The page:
Auto-Implemented Properties in C# 3.0

Posted by Techie Cocktail | 2:02 PM | | 0 comments »

Auto-Implemented Properties is one of the new features in C# 3.0. Let’s see what are they, how to implement them and how it makes our lives easy.

To create simple read-write, read-only properties in a class, you write many lines of code. The properties are public in nature and their underlying data are stored in private variables.

For example, check the below sample class having a few properties.


public class employee
{
private string _name;
private string _designation;
private double _salary;

public string name
{
get
{
return _name;
}
set
{
value = _name;
}
}

public string designation
{
get
{
return _designation;
}
set
{
value = _designation;
}
}

public double salary
{
get
{
return _salary;
}
}

public void GetSalary()
{
switch (designation)
{
case "Junior":
{
_salary = 2000;
}
break;
case "Senior":
{
_salary = 4000;
}
break;
case "Manager":
{
_salary = 10000;
}
break;
}
}
}


As you see in order to create a simple property we had to write extra lines of code. And if the class has 6-10 properties you would spend time writing those extra lines of code for each property.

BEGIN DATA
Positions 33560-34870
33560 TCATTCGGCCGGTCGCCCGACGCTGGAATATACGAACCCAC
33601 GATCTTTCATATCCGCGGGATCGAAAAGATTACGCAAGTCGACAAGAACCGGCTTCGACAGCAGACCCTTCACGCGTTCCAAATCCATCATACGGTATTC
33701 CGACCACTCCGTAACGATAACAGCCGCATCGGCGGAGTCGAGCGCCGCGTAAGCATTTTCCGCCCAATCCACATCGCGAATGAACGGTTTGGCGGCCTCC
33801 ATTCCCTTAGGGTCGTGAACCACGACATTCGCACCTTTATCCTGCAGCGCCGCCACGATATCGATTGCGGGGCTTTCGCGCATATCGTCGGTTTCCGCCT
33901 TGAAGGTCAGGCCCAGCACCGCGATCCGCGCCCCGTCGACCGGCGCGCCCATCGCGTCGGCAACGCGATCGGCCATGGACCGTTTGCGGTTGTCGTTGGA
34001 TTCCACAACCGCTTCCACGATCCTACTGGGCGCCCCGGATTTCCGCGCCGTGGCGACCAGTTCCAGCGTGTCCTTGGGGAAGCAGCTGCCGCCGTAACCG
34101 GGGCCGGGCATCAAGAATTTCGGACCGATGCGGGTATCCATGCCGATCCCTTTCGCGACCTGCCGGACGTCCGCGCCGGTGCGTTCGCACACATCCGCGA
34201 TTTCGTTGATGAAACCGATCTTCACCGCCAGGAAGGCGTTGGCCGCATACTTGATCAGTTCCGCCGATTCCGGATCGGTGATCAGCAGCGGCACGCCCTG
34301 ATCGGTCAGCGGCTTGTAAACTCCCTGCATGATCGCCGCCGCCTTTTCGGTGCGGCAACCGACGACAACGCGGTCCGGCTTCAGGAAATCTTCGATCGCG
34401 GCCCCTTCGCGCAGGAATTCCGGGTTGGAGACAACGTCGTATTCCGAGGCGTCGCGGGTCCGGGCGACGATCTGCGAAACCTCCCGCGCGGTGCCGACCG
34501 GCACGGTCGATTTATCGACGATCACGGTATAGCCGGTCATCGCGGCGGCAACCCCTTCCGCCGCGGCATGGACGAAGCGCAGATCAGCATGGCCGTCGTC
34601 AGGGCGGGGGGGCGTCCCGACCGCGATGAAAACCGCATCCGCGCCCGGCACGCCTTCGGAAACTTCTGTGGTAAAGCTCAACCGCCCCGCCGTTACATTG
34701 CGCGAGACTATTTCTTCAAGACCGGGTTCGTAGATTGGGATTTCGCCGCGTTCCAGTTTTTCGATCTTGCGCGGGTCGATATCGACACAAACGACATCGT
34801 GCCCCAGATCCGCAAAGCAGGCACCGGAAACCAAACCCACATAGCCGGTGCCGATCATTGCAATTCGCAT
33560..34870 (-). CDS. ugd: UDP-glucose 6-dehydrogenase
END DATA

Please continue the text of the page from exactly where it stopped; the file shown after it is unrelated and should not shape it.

This issue has been simplified by VS Team in C# 3.0 by introducing 'prop' (for 'read-write' property) and 'propg' (for 'read-only' property). In your code view, in your class, simply type 'prop' and hit tab twice to get your property created. Your property looks like this.


public string Name { get; set; } //read-write property
public double Salary { get; private set; } //read-only property


Just this one line of code. You do not have to create any private variable to store its underlying data. .Net takes care of it.


public class employee
{
public string Name { get; set; }
public string Designation { get; set; }
public double Salary { get; private set; }

public void GetSalary()
{
switch (Designation)
{
case "Junior":
{
Salary = 2000;
}
break;
case "Senior":
{
Salary = 4000;
}
break;
case "Manager":
{
Salary = 10000;
}
break;
}
}
}


The code size has reduced with the use of Auto-Implemented Properties. This has nothing to do with performance as the compiler would generate the same code as the previous traditional implementation. The benefits of using them are the approach towards encapsulation, save time to write the extra lines of code.

But,
if you wanted to implement some event notification or any code inside the property than just declaring a simple property, you would have to go back to the old implementation approach.

References:
a. Inside Microsoft
b. MSDN

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